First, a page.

When you need to pass through a lock carry it around and if it’s too heavy hold on to it with ropes from the side.

The same with sluices, avoid them at all costs when in the water.

Serious hazards on the water

There are some things that you must be aware of when on the water as some of these can be life threatening and are the cause of many kayaking accidents every year.

Watch out for changing river levels

It doesn’t take very long at all for river levels to rise very dramatically.

What was a very pleasant paddle can turn into a fast moving torrent in a matter of hours. Heavy rain or melting snow in mountain rivers can seriously affect the height of the water and a very short space of time so be prepared by researching your location before you set out.

Dams are also another potential hazard. Often at certain times of the day they will be opened and a huge amount of water can be let loose down the river.

It’s not recommended to kayak in these rivers, especially if there has been a lot of rainfall or flooding.

Strainers and siphons

A very dangerous river hazard to look out for is a strainer. A strainer is the name given to any barrier or obstacle that water can flow through but will stop anything solid.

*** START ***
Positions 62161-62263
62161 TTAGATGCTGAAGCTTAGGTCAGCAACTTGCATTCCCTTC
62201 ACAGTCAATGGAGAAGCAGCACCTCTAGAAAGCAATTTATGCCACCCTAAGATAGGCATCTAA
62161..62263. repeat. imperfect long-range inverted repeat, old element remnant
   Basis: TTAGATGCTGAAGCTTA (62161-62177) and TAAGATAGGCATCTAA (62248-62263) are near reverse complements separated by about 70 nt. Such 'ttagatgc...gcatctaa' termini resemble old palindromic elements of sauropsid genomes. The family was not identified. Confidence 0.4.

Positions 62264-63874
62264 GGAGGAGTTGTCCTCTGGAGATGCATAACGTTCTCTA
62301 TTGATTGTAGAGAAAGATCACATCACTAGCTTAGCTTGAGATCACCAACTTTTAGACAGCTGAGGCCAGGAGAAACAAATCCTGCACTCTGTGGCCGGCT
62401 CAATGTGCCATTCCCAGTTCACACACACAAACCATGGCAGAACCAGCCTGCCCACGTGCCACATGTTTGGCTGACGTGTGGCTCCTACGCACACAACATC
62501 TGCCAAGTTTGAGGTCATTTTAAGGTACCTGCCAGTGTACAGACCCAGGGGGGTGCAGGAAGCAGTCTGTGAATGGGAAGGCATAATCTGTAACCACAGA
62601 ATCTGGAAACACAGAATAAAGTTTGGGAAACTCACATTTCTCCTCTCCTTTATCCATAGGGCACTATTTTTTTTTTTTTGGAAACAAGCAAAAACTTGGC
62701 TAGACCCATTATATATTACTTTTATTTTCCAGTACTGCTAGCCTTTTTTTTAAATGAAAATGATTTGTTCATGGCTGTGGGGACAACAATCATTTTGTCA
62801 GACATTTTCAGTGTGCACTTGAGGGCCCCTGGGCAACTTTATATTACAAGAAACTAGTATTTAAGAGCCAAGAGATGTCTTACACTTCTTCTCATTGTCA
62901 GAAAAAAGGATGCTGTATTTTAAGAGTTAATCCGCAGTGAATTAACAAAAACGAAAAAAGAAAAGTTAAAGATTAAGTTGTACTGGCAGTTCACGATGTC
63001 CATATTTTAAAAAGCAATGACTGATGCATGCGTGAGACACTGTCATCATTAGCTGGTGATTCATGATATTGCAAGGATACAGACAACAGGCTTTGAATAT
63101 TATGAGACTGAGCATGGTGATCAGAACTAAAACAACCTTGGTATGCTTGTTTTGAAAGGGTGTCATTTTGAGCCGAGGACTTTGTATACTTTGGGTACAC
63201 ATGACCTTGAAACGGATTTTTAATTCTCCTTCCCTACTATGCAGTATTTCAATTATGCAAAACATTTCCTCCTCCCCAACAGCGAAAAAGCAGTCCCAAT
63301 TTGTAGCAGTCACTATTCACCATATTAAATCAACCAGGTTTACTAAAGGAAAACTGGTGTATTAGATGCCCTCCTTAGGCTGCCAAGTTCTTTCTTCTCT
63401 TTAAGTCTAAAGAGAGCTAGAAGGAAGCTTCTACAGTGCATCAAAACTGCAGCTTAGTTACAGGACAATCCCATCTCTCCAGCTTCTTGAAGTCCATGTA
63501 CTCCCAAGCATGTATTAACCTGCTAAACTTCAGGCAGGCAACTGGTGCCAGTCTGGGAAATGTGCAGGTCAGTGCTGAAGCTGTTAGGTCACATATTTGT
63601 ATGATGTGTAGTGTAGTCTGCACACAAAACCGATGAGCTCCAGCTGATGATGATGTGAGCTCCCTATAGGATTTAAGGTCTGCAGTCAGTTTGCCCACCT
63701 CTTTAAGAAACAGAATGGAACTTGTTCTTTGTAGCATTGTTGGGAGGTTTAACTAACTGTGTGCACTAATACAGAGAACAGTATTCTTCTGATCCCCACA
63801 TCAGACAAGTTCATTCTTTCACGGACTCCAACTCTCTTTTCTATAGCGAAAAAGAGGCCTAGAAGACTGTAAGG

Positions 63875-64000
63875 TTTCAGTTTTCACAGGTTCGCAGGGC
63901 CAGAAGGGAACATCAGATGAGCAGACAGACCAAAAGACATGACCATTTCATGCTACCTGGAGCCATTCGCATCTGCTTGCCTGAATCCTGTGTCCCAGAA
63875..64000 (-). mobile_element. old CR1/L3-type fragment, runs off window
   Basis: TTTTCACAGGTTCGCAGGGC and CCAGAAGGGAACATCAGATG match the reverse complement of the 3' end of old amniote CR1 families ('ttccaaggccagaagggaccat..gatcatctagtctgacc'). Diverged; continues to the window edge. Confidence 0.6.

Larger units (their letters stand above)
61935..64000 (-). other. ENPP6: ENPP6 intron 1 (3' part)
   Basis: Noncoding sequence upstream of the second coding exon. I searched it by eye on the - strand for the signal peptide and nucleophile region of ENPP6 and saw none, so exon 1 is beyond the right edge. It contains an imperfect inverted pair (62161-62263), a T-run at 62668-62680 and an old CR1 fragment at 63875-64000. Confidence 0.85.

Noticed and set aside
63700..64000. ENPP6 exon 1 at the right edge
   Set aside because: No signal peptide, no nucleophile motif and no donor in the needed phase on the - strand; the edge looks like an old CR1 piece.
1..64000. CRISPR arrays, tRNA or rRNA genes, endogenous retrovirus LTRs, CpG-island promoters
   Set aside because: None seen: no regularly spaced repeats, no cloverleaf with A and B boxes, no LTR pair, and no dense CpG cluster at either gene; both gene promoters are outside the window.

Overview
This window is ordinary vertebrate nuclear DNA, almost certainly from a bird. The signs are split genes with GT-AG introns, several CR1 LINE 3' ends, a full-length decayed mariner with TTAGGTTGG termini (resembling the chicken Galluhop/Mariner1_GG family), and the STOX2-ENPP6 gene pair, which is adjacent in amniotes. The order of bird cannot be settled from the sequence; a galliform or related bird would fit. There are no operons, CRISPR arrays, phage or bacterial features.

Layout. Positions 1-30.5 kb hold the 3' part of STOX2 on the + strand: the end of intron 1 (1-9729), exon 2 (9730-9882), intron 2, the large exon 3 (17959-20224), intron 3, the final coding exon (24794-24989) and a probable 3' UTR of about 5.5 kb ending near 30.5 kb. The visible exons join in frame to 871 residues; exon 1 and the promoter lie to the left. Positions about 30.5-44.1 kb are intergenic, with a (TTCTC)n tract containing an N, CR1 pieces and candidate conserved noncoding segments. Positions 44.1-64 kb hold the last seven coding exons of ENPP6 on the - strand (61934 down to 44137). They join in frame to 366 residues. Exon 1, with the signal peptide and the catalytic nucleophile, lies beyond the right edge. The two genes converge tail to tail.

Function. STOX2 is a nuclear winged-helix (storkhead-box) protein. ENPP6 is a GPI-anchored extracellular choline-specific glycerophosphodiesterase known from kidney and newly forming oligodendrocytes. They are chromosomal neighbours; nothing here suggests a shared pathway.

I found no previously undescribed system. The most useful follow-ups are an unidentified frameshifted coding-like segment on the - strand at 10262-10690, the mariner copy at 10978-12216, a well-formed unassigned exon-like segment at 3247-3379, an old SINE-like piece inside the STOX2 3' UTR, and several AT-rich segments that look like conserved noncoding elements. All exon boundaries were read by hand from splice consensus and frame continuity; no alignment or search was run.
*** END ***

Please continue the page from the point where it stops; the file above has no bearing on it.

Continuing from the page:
Things like fallen trees or a build up of logs can create strainers that will cause you to get stuck.

The other thing to watch out for is a siphon. A siphon is where the water in a river goes underground. These can be deadly as they can suck you underwater and cause you to get stuck.

The video below shows a siphon at a river dam and you can see the speed at which the water is getting sucked down.

A siphon at a dam

Planning your trip in advance

As a beginner you should always plan in advance where you’re going to go.

Ideally as someone brand new you shouldn’t attempt any sort of journey and should just find an open body of water like a lake to practice in. Then as you become more experienced at the basics of getting in and out of the kayak and the manoeuvres you need to know you can explore more.

But once you’re ready to attempt a longer journey you should have a realistic idea of what sort of distance you can cover.

Kayaking is a very physical sport and you can become tired very quickly. Build up your stamina slowly over multiple outings and always be aware of you limitations and also that of others in your group. Your route should take account of the weakest member.

Checking the weather

Make sure to check the weather forecast for your outing.

Strong winds and heavy rain can affect the condition of the water dramatically. If it looks like it’s going to be too severe then have a contingency plan or reschedule your trip for when they weather is going to be more favourable.

Considering the weather is a very important part of planning your kayak trip. Let’s take a look at the different weather conditions you need to think about.

Wind

Wind is going to affect you a lot when you’re in a kayak. It’s a lot more pronounced on the water and what is normally a light breeze on land can cause wind chill when you’re soaking wet and cold.